Fifteen will journey to Western
Carolina College at Cullowhee.
while the other six will go to East
ern Carolina College.
Selected at auditions to perform
with the western section of the
North Carolina All-Slate Band at
Western Carolina have been Eddie
Damour and Betty Barber, flute;
Mary Ann Fisher and Gary Evans,
saxophone; Joe Jack McEvoy, oboe;
Bruce Clark and Leon Turner,
trumpet; Ben Sloan, Jr., cornet;
Sam Lane, bass horn, and Phyllis
Also slated to play with the
workshop band will be Sue Morgan
and Susan Prevost, saxophone;
Jimmy Barrett; cornet; David Rus
sell, trombone, and Patricia Patton,
Paul Bryan, director of the Duke
University band, will direct the
all-state band,1 while George Kirs
ten, assistant band director at
Lenoir High School, will lead the
The performance, of the two
bands is one of the features of the
annual band clinic at WCC, spon
sored by the North Carolina Band
(See Musicians?Page 6
Attends Press Meet
W. Curtis Russ, editor of The
Mountaineer, returned yesterday
from Chapel Hill where he attend
ed the 31st annual Midwinter'
The institute is sponsored by
the North Carolina Press Associa
tion in cooperation with Duke Uni
versity and the University of North
Mrs. Russ accompanied her
husband to Chapel Hill and they
also visited their daughter, Miss
Marguerite Russ, who is a student
nurse at the University.
MRS. RAY IN AKHEVILLE
Mrs. Clyde H. Ray is expected
to return home tomorrow from
Mission Memorial Hospital where
she has been a patient since break
ing her arm last week. She sus
tained the break in ? fall at her
Mrs. R. J. Fowler ol Fairview
Community was elected president
of the county council of Haywood
County Home Demonstration
Clubs at a meeting Friday after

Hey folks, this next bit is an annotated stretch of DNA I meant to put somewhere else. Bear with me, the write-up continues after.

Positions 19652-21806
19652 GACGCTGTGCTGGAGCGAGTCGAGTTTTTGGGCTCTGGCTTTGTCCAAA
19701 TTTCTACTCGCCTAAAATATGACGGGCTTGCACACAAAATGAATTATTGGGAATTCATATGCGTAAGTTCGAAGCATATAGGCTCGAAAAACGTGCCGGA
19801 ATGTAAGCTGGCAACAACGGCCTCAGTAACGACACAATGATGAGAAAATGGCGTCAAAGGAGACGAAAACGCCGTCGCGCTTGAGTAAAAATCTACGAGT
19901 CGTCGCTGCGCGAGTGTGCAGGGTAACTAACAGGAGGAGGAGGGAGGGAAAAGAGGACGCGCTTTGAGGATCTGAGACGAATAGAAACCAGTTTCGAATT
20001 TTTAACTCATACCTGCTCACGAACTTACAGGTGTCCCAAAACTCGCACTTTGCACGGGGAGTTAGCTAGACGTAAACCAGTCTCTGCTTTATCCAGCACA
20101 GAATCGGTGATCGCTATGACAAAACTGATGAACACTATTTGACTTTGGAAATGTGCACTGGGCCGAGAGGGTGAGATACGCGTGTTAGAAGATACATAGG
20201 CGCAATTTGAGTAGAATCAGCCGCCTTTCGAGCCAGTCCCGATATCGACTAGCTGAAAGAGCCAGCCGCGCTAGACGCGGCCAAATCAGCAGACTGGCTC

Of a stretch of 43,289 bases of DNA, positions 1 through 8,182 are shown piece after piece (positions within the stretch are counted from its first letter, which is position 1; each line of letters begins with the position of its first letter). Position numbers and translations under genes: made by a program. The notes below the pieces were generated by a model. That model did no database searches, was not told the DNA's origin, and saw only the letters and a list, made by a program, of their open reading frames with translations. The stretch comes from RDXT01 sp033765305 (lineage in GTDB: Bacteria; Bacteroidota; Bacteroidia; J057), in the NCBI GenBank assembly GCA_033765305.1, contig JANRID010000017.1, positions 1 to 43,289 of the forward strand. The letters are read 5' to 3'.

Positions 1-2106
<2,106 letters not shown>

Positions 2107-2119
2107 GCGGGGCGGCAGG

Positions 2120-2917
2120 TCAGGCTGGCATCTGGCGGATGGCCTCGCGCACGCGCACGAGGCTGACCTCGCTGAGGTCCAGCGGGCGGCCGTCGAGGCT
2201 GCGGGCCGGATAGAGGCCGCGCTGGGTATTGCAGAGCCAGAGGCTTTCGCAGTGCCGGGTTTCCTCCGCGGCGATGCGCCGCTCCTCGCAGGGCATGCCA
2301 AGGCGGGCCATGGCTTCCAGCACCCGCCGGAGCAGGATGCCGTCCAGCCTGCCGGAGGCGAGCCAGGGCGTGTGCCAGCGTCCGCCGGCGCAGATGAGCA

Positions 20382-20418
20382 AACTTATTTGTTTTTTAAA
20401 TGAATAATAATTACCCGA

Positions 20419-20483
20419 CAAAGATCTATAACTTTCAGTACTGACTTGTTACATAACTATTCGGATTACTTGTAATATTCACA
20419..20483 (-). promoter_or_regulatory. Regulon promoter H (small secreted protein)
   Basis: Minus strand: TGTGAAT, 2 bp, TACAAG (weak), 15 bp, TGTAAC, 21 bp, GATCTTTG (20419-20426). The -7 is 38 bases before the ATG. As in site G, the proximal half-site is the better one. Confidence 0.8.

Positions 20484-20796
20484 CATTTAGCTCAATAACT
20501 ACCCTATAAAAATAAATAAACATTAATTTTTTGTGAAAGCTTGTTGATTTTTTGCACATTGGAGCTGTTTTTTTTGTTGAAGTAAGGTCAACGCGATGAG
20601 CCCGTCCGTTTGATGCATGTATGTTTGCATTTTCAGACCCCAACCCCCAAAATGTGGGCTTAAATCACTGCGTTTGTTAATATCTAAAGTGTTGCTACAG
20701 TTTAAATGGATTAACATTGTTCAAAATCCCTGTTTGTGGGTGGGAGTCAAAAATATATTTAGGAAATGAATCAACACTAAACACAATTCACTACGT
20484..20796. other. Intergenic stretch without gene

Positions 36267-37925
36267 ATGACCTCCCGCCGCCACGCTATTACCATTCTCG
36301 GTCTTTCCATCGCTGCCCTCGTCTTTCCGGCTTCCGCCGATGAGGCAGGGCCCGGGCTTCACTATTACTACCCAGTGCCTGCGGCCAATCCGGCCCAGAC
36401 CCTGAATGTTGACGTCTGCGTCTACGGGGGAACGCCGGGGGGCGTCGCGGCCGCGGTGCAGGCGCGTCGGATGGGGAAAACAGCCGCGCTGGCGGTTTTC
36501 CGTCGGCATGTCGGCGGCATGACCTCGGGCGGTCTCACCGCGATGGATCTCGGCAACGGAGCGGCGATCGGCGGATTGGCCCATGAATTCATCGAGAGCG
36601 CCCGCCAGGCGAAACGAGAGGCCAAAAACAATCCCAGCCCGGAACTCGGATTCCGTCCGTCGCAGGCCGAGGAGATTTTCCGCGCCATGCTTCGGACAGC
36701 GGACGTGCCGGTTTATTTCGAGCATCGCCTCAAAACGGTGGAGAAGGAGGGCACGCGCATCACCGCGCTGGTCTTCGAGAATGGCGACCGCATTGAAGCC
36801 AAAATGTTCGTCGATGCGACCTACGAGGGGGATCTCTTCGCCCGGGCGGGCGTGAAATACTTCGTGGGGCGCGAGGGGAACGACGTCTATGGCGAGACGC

noon at the courthouse.
Mrs. George Frady of Beaver-'
dam, first vice president; Mrs. j
Jimmy Williams of the Waynes
ville Homemakers, second vice 1
president; Mrs. Hugh Noland of
Crabtree-lron Duff, secretary;
Mrs. V. E. Wilson of Morning Star,
treasurer, and Mrs. Walter Rho
darmer of South Clyde, historian.
The new officers weee installed
in a candlelight ceremony by Miss
Mary Cornwell, home demonstra
The meeting was opened by the
retiring president, Mrs. L. J. Can
non of McKimmon Club, after
which Mrs. J. Edgar Burnette, of
Cecil, music chairman of the HDC
council, led the group in singing.
Committee reports were made
Mrs. Frady, Achievement Day
Committee; Mrs. Frady, Interna
tional Relations Committee, and
Mrs. Carl Medford, Nominating
Appointed for the 1956 Home
Demonstration Club program were
a Budget Committee, Ways and
Means Committee, and Home
Mrs. Wilson heads the Budget
Committee, ? which also includes
(See HDC Council?Page 6)
Meeting Set Here Tuesday
On New Employment Law
A meeting to explain the amend
ment to the North Carolina Em
ployment compensation law will be
held at 7:30 p.m. Tuesday at the